The Girl With The Dragon Tattoo – A Review March 19, 2010Posted by Lauren Cooke in Books.
Tags: book, crime fiction, fiction, review, the girl with the dragon tattoo
I promised a review, and who am I to not deliver on my promises?
I have been avoiding reading my book club book, and as such I decided to read one of the books I bought on an impulse at Waterstones the other week. It was one of those trips when I had found two books I really wanted to read in the glorious three for two, and I really wanted to read in the glorious three for two, and the third purchase was chosen purely on the basis of the cover and the title.
I didn’t even know it was crime fiction until I got around to reading the blurb, and I was a bit disappointed as normally that is a genre I simply don’t enjoy.Then I got started, and despite a slow first couple of chapters I suddenly found myself addicted. I read the entire novel in a day, and it was good enough to make me stay up until 4 in the morning – and now that I am not as young as I once was, that is quite a feat!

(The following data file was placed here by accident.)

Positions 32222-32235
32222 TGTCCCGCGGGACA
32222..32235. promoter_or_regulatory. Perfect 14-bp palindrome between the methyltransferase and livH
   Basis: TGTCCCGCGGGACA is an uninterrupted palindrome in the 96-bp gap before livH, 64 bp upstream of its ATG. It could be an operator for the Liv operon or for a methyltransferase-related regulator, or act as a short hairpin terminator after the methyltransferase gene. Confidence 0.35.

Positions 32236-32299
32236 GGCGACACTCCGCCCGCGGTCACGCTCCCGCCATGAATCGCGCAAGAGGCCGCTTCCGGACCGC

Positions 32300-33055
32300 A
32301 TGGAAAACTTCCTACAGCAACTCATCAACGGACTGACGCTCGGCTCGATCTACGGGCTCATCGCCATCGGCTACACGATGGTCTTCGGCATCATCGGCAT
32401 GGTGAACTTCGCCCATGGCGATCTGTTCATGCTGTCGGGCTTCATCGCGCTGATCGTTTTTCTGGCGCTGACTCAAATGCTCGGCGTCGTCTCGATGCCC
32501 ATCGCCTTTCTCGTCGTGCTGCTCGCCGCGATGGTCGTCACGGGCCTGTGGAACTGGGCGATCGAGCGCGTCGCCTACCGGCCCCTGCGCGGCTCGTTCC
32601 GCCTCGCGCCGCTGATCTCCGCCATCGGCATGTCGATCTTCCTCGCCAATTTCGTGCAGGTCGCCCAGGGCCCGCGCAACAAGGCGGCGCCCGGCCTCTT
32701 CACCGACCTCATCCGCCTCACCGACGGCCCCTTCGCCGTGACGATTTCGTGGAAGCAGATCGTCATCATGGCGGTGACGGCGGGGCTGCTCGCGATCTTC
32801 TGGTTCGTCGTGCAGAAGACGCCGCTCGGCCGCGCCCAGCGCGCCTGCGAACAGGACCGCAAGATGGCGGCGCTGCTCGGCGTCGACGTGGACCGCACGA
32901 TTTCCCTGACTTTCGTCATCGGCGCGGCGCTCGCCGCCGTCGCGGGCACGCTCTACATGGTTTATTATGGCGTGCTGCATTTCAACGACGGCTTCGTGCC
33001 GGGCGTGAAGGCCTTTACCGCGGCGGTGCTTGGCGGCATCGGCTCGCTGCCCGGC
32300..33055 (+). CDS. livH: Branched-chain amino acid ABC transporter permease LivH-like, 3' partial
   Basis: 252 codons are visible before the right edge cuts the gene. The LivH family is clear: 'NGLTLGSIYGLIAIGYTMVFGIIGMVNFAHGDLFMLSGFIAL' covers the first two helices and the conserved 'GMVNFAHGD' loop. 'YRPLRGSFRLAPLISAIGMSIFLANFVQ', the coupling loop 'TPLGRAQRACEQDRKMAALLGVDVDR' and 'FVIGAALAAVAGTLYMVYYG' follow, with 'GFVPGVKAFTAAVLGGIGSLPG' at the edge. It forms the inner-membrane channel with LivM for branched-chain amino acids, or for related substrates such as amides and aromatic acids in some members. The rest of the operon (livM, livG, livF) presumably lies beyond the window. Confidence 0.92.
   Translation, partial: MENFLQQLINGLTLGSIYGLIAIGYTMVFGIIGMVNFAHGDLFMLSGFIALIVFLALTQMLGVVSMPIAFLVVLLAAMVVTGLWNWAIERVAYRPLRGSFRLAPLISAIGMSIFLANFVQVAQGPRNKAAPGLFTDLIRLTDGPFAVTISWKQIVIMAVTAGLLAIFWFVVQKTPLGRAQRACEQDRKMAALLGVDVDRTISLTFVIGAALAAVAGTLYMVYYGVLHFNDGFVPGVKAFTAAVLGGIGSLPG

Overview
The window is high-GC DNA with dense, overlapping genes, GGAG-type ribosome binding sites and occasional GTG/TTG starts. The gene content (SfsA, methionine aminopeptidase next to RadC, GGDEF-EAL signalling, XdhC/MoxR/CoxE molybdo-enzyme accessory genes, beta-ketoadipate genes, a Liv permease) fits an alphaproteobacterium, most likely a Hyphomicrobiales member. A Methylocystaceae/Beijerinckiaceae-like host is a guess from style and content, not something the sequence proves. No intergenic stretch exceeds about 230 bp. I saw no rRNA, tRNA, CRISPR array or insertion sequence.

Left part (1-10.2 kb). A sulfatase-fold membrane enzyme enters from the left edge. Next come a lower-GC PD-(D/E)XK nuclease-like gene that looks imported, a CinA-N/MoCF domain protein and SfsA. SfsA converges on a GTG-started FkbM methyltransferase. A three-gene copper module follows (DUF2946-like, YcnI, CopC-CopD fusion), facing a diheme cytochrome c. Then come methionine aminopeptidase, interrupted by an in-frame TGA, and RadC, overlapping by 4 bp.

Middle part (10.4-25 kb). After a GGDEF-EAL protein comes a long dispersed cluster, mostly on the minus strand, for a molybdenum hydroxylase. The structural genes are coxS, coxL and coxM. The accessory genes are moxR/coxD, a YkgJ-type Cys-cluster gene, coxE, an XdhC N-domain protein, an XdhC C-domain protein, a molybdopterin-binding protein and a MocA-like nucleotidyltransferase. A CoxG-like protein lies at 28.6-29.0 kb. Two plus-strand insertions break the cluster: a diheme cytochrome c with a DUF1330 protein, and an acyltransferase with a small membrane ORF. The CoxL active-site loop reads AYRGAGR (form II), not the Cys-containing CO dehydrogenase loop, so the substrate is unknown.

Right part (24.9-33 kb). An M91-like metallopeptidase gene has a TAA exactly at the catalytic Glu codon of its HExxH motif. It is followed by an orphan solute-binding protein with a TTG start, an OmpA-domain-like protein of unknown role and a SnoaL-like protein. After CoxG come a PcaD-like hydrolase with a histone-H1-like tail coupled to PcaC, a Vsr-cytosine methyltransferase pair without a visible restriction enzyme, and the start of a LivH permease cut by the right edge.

So, what is the book about? I am keen not to give any spoilers, but it is essentially a story of a journalist, employed to investigate a murder/kidnapping case that hasn’t ever been solved. Through a series of events he ends up in an isolated area of Sweden, with an immensely talented and deeply troubled young private investigator. The case, seemingly unsolvable, soon starts to take a violent turn, one which culminates by the end of the book in a thoroughly dramatic and exciting ending.
Despite the crime subject, I was immediately absorbed in this. The story is intriguing and disturbing, and is supported by a range of deeply understood characters. Someone online described it as “high-definition”, and this certainly rings true – the cast are painted with startling detail, the environment becomes so incredibly real – and more so with every page you turn.
I was totally invested by the end (as evidenced by my inability to put it down), and I am dying to read the next two in the trilogy – and I am quite intrigued to see how such a complicated tale will be turned into a book.